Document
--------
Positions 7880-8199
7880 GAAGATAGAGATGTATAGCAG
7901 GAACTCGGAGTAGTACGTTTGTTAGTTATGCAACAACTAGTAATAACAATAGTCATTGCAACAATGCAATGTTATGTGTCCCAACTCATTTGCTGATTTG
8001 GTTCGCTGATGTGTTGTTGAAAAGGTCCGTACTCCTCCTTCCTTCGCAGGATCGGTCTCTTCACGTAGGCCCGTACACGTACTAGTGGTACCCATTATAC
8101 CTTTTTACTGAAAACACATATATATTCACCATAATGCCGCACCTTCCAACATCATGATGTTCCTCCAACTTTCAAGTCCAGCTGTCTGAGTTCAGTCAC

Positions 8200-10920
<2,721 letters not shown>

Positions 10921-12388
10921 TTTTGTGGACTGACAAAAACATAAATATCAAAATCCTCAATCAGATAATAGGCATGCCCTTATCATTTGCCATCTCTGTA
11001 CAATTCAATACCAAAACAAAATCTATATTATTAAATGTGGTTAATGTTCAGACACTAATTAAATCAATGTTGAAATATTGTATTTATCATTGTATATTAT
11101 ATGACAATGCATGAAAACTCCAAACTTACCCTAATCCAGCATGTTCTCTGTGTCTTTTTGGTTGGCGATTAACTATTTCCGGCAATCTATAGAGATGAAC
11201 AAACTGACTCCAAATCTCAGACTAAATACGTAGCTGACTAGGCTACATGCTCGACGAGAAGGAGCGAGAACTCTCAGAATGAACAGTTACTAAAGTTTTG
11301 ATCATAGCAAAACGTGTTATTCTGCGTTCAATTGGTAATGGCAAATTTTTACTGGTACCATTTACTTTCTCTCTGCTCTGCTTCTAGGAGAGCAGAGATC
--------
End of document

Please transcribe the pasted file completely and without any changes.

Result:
Positions 7880-8199
7880 GAAGATAGAGATGTATAGCAG
7901 GAACTCGGAGTAGTACGTTTGTTAGTTATGCAACAACTAGTAATAACAATAGTCATTGCAACAATGCAATGTTATGTGTCCCAACTCATTTGCTGATTTG
8001 GTTCGCTGATGTGTTGTTGAAAAGGTCCGTACTCCTCCTTCCTTCGCAGGATCGGTCTCTTCACGTAGGCCCGTACACGTACTAGTGGTACCCATTATAC
8101 CTTTTTACTGAAAACACATATATATTCACCATAATGCCGCACCTTCCAACATCATGATGTTCCTCCAACTTTCAAGTCCAGCTGTCTGAGTTCAGTCAC

Positions 8200-10920
<2,721 letters not shown>

Positions 10921-12388
10921 TTTTGTGGACTGACAAAAACATAAATATCAAAATCCTCAATCAGATAATAGGCATGCCCTTATCATTTGCCATCTCTGTA
11001 CAATTCAATACCAAAACAAAATCTATATTATTAAATGTGGTTAATGTTCAGACACTAATTAAATCAATGTTGAAATATTGTATTTATCATTGTATATTAT
11101 ATGACAATGCATGAAAACTCCAAACTTACCCTAATCCAGCATGTTCTCTGTGTCTTTTTGGTTGGCGATTAACTATTTCCGGCAATCTATAGAGATGAAC
11201 AAACTGACTCCAAATCTCAGACTAAATACGTAGCTGACTAGGCTACATGCTCGACGAGAAGGAGCGAGAACTCTCAGAATGAACAGTTACTAAAGTTTTG
11301 ATCATAGCAAAACGTGTTATTCTGCGTTCAATTGGTAATGGCAAATTTTTACTGGTACCATTTACTTTCTCTCTGCTCTGCTTCTAGGAGAGCAGAGATC